40,000 women die from breast cancer annually in the US, and breast cancer is still the most common invasive cancer in women. 70-80% of these patients have estrogen receptor positive (ER+) disease which is currently treated with hormonal therapy, especially aromatase inhibitors (AIs) as first line therapy. Resistance to AIs is a major reason for disease recurrence and metastatic disease. AIs were designed specifically to inhibit aromatase (encoded by CYP19A1) activity, the enzyme that catalyzes the rate limiting step that converts androgens to estrogens. Estrogens are the major driving force for ER+ breast cancer. Among third generation AIs, letrozole and anastrozole are non-steroidal, while exemestane is steroidal. Prospective clinical trials have showed no differences in efficacy among these three AIs, perhaps due to the fact that results were always compared at the population level. However, our preliminary data indicate that knowledge of the host germline genetic background could help us to select AIs to treat specific individuals and to predict response to AI therapy. The purpose of this study is to understand how and why germline genetic variants might be associated with individual variation in in AI response. Understanding mechanisms for variation in AI response would help us design individualized therapies to treat ER+ breast cancer, especially for patients who are resistant to AI treatment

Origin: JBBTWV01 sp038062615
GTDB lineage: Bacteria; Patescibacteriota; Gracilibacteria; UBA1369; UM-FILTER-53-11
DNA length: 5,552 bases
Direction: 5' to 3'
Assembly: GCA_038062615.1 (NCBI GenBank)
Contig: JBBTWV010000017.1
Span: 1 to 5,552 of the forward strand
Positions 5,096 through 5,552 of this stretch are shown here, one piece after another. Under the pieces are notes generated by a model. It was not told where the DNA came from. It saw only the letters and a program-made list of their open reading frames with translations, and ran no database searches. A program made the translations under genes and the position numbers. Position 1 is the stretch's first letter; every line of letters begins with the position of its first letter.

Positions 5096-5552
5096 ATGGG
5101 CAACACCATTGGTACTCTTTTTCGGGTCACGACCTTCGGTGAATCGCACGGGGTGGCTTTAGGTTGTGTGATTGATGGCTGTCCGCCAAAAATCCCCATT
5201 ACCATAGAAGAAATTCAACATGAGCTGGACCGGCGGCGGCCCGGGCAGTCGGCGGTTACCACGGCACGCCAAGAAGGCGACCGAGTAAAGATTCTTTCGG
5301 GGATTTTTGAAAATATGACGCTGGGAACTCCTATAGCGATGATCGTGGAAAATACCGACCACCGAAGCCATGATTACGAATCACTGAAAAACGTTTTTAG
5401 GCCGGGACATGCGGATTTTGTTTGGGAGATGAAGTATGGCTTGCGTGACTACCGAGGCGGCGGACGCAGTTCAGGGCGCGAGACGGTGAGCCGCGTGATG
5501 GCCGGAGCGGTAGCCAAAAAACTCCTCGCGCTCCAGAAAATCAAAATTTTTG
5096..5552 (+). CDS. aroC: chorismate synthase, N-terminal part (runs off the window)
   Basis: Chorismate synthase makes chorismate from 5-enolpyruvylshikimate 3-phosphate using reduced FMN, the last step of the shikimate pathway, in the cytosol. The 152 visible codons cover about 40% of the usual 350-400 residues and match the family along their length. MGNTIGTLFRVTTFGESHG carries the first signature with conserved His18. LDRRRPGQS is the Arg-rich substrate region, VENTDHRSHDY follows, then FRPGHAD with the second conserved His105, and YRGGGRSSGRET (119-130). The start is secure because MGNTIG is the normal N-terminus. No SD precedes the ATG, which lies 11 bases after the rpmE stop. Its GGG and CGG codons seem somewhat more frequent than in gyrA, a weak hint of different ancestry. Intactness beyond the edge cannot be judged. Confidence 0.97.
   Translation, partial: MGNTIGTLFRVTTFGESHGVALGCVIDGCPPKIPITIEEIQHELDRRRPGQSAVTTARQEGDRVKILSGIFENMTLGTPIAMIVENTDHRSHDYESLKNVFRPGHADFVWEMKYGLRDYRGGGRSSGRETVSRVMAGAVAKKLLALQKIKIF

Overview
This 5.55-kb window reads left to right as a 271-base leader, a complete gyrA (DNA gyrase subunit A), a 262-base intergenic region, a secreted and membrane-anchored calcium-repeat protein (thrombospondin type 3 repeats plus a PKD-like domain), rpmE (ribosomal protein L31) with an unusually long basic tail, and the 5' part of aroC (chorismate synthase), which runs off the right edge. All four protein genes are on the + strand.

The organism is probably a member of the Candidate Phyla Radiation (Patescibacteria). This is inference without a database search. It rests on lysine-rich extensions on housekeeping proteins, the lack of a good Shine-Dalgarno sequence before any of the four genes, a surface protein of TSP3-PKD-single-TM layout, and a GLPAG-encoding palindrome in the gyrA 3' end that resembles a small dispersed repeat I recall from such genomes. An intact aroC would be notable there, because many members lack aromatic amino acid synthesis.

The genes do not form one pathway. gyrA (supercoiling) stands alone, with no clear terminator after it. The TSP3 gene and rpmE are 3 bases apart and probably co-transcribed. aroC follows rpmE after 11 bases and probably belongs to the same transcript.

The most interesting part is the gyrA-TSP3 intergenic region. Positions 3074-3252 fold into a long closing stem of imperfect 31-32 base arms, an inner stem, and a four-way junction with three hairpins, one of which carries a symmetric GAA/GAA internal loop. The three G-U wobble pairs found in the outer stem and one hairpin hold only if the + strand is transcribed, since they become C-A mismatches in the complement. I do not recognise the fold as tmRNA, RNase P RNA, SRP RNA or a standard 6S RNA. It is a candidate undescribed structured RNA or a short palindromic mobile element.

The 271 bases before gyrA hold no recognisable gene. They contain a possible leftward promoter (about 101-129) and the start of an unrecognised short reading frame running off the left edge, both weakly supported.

Since AIs block aromatase activity, suppression of estrogen formation is the pharmacodynamic effect of AIs. We set out to test whether genetic variation might contribute to AI efficacy through suppression of estrogen synthesis. To test that hypothesis, we took advantage of a series of large clinical trials for which we have extensive genomics and clinical response information. The first trial was conducted at Mayo Clinic, M.D. Anderson and MSK (Memorial Sloan Kettering) and the trial recruited over 800 post-menopausal women with primary early stage breast cancer treated with anastrozole. We have genome-wide SNP and hormone levels measured before and after patients had been treated with anastrozole for six months. We then performed a genome-wide association study (GWAS) for 624 of these patients for whom we had complete data to identify SNPs associated with estrogen level changes in women with ER+ breast cancer who were treated with anastrozole. Replication was then performed with disease recurrence as the phenotype for a second GWAS using samples from the MA.27 clinical trial with over 7500 patients randomized to anastrozole and exemestane treatment of post-menopausal women with ER+ breast cancer. That association study showed that a SNP in CSMD1 was associated with differential time to disease recurrence between the two AIs. That is, the variant genotype had a protective effect in the anastrozole arm only (Table 1). Functionally, the SNP influenced CSMD1 and, in turn, CYP19 gene expression, which contributed to SNP dependent response to anastrozole (Figure 1). Our data also suggested, surprisingly, that anastrozole might be an ERα ligand and function as ER degradator, especially in the presence of low dose E2. These findings have significant clinical implication: 1. The SNP can be used as a biomarker for selection of patients for anastrozole treatment. 2. The idea of combination of anastrozole and low dose estrogen to degrade ERα might be an alternative strategy to sensitize patients to anastrozole, especially in anastrozole resistant patients (Figure 2). 3. Our long term goal is to develop better therapeutic agents that can take advantage of our new findings.